He hadn’t been to the Niger Delta before and he saw the opportunity the job provided as one in which to witness firsthand the degradation that was at the root of agitation by the people for which many lives have been lost (including that of the notable poet and playwright, Ken Saro Wiwa who was executed by the military government of General Sani Abacha in 1995 to wide condemnation, even the suspension of Nigeria from the Commonwealth of Nations, following the killing in Ogoniland of some personalities in the Movement for the Survival of Ogoni People, MOSOP, for taking sides with the government of the day), and kidnap for ransom especially of white expatriates working in the oil industry and families of their Nigerian and African counterparts, including acts of sabotage of Nigeria’s oil and gas pipelines, oil bunkering, piracy amongst others prevalent in the Niger Delta region, for which government in response to the rising spate of insecurity had raised a joint military and police patrol team known as the Joint Task Force, JTF covering the air, land and sea routes.
He’d seen many Niger Delta people in his sojourn in many parts of Nigeria, and one thing they appear to have in common is their bacchanality and the promise of getting the real deal right there in the heart of the Delta was a promising prospect he found difficult to overlook seeing that he refused to stay in the North of Nigeria because of the restriction on the purchase and consumption of alcohol. If he had his way, he’d have made like Sonic”The Hedgehog” to Port Harcourt but paucity of funds made it only possible to travel by road. His anticipation was dulled by the interesting journey it turned out to be. His girlfriend with some hesitation allowed him to go based on the condition that he was to tell ladies he might encounter there that he was married with a girl child, alternatively he could tell people, ladies especially that he’s got a baby-mama who he intends to marry soon. To be doubly sure he’d keep to their plan, she pushed into his palm a picture she took with her Five-year old cousin and made him promise to keep it in a very visible place in his office or apartment.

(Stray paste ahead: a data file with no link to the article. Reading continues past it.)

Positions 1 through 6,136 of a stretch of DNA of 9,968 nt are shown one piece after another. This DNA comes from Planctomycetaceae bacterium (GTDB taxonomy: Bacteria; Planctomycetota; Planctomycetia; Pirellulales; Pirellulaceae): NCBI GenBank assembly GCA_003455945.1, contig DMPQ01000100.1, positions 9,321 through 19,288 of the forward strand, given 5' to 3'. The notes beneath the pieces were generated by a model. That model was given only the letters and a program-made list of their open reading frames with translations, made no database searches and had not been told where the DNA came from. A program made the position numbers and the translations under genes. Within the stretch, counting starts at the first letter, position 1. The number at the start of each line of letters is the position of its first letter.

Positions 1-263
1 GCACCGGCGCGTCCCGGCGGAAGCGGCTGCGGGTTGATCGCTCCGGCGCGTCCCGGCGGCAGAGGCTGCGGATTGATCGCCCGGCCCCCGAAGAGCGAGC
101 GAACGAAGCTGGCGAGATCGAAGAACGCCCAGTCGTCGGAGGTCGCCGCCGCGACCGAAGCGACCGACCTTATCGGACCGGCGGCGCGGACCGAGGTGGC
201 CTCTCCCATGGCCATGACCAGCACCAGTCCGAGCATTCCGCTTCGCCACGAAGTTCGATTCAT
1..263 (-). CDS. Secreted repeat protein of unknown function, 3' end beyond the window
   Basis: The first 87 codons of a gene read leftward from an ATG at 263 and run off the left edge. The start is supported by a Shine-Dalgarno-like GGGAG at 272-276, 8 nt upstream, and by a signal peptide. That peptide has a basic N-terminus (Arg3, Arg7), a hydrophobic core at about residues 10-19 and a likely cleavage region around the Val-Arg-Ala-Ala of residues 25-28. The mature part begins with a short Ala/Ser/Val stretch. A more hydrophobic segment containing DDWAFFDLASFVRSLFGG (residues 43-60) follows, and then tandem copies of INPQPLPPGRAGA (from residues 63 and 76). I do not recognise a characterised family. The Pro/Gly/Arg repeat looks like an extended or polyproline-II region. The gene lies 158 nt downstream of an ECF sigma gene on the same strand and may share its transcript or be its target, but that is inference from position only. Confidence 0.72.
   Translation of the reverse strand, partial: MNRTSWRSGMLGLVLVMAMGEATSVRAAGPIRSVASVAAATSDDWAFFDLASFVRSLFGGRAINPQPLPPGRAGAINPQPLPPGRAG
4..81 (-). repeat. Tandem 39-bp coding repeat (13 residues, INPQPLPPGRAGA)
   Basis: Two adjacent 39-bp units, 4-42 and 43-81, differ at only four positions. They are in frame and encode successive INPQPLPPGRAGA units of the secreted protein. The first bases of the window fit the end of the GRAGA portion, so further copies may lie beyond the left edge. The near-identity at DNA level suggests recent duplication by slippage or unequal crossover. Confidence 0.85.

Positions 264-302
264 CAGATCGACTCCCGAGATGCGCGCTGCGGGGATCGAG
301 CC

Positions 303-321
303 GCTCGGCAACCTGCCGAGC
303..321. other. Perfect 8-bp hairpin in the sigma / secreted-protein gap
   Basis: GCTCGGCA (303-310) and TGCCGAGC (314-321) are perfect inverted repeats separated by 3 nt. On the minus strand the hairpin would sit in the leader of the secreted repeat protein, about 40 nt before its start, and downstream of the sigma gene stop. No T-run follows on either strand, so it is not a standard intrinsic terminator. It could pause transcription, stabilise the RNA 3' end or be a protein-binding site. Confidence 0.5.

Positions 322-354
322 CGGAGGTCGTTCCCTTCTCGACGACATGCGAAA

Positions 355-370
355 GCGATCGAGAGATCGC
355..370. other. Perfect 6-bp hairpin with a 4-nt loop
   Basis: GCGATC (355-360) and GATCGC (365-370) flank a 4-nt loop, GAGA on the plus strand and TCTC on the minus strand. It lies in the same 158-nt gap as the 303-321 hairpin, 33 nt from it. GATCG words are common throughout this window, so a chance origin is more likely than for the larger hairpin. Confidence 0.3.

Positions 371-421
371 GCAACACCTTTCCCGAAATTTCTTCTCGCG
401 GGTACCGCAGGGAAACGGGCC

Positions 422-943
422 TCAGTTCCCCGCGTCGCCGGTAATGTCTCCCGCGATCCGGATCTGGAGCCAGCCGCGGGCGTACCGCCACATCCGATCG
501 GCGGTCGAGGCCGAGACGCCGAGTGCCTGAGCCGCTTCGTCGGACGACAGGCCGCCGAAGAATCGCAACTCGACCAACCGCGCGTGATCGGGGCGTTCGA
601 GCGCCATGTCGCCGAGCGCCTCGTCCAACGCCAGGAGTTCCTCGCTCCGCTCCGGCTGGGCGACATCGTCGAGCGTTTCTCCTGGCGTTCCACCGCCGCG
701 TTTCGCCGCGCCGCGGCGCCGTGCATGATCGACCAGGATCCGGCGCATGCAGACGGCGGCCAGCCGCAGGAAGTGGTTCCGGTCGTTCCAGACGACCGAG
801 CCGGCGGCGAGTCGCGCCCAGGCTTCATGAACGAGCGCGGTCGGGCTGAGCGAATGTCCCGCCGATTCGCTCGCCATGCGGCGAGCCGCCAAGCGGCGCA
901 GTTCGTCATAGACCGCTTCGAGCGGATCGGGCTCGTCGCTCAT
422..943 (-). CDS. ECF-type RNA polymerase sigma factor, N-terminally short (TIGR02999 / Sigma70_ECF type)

Once in Port Harcourt he called his employer. She told him to wait very close to Waterline Park and her driver will come fetch him. Then he saw Chi with whom he served in Jigawa State, the year before. She had gone with her boyfriend, whom he also knew back then in their service year, for a job test and were on their way back. He was glad to see them but couldn’t spend as much time as he would have loved to as the driver that was meant to pick him showed up and cut their reunion short. He promised them he’d keep in touch, though the one he really had in mind was the girl with whom he’d had some “li’l som’n-som’n” with way back during service year in the North.